Fresh Chiles

General Information

The habanero chile (Capsicum chinense Jacquin) (originally Spanish “Javanero”) is one of the most intensely spicy chili peppers of the Capsicum genus. Unripe habaneros are green, but the color at maturity varies. Like all Capsicum, the habanero pepper originated in Meso- or South America, most likely the Amazon basin or nearby coastal regions. Upon its “discovery” by Europeans, it was rapidly disseminated around the world, to the point that 18th-century taxonomists mistook China for its place of origin and called it “capsicum chinense” the Chinese pepper.

Today, the crop is most widely cultivated in the Yucatan peninsula of Mexico. Other modern producers include Belize, Costa Rica, and some U.S. states including Texas, Idaho, and California.

Most habaneros will rate between 100,000 and 300,000 Scoville units, which is ten to fifty times hotter than a jalapeno. Use extensively in condiment sauces, relish, chutney and marinades. Flavor is generally acidic, very hot and may be sweet.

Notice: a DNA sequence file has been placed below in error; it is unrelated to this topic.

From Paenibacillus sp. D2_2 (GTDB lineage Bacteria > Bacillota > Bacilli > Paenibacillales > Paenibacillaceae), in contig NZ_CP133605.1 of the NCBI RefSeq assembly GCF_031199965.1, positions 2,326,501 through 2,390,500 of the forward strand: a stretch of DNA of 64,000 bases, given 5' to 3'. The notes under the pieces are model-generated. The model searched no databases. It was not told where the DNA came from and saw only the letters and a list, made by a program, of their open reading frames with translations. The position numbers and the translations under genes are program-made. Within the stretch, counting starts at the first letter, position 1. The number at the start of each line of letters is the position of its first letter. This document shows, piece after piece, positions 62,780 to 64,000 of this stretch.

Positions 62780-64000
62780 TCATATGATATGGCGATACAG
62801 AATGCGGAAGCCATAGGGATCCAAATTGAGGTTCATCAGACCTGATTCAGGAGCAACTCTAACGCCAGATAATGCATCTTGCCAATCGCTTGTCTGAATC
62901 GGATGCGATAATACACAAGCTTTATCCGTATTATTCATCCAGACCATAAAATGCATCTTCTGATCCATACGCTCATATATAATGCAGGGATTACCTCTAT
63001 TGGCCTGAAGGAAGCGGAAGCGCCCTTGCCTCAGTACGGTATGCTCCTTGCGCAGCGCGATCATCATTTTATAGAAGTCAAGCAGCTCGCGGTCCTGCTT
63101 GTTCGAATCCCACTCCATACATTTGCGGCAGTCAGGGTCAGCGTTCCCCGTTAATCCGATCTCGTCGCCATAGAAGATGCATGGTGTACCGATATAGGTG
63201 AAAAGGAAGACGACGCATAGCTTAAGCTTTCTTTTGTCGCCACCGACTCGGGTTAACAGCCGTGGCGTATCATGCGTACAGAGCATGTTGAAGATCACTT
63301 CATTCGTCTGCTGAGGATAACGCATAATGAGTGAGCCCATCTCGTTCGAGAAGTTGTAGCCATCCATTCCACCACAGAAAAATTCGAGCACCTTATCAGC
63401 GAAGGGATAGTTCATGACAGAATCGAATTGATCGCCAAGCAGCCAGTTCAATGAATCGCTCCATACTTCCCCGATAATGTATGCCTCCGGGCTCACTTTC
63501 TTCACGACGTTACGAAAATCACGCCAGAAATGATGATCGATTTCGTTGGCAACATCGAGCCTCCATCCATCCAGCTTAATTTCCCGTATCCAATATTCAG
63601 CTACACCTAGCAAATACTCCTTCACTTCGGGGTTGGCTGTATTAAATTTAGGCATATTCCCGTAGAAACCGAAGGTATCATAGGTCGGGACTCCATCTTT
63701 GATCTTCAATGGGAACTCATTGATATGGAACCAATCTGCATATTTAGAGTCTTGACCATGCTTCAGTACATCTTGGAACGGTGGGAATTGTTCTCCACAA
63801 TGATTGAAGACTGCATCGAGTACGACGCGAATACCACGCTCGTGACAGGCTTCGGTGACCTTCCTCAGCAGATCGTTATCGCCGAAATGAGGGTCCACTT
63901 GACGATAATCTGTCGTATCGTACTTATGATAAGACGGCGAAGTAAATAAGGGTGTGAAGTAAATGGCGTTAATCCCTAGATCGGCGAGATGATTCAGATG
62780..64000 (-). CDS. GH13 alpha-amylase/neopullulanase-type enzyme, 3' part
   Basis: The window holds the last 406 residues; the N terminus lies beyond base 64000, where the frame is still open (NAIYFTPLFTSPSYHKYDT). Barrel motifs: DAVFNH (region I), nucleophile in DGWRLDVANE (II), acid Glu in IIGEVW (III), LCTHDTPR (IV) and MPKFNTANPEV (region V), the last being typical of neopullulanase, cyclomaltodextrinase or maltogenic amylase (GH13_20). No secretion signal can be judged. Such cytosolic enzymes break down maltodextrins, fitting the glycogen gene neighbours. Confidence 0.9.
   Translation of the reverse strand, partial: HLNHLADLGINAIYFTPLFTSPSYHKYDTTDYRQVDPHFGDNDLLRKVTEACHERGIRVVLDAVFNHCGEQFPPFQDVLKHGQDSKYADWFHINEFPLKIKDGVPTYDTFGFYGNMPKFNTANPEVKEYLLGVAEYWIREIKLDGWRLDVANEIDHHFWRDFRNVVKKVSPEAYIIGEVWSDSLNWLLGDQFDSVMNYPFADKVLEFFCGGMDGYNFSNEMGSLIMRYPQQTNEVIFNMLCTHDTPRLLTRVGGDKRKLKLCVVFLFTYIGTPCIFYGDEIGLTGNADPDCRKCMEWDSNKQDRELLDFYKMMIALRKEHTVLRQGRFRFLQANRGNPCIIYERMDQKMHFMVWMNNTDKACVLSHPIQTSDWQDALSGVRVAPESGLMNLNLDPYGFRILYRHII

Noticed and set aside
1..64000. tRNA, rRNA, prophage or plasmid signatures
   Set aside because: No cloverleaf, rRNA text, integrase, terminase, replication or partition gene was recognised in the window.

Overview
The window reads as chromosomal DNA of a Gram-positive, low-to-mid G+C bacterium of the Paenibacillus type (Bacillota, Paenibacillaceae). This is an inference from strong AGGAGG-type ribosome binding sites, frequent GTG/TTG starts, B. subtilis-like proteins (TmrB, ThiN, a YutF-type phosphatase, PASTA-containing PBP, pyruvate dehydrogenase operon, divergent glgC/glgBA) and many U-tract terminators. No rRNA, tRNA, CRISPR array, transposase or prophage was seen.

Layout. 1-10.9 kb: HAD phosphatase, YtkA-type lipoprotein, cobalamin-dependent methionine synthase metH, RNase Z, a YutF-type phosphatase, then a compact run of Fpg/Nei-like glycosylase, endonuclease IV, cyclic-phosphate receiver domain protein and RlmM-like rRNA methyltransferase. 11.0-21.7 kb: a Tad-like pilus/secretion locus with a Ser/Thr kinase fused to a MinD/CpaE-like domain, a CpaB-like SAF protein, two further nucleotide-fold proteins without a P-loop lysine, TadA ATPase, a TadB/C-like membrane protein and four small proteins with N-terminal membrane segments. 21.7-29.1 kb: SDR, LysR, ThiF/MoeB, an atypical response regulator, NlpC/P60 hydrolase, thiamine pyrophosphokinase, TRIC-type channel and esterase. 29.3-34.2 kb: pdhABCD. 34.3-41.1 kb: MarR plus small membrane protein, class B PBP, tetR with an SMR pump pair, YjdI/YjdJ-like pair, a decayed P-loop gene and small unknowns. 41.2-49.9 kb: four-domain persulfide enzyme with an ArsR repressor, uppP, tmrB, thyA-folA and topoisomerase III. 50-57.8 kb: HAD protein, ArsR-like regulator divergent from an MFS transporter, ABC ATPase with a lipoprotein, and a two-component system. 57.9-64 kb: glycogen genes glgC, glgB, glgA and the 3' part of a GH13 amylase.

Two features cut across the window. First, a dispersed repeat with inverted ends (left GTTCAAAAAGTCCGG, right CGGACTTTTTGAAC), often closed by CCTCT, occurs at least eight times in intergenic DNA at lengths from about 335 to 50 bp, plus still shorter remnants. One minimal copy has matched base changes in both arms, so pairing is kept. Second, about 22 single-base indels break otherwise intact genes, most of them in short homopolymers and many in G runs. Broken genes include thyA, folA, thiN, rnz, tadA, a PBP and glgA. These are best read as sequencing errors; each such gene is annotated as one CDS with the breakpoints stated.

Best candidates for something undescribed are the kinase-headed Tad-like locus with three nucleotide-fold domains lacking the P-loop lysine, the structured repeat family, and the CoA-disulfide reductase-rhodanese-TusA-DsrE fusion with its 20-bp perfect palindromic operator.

Habanero peppers are believed to have originated in Cuba. When they first appeared in Mexico in the Yucatan Peninsula they were given the name, Habanero which translates to mean, “from Havana.” Peppers of the chinense species such as the Habanero are all very closely related and grown throughout the Caribbean islands. Depending upon what region they are grown in they will have varying names and vary slightly in their individual characteristics, a reflection of the way the pods adapted to the topography, climate and soil of each region. The pods are called “land races of the species”, meaning they were all related but vary slightly in shape, color and heat. In the Yucatan today the Habanero is grown extensively both outdoors and in hydroponic greenhouses equip for mass Habanero production.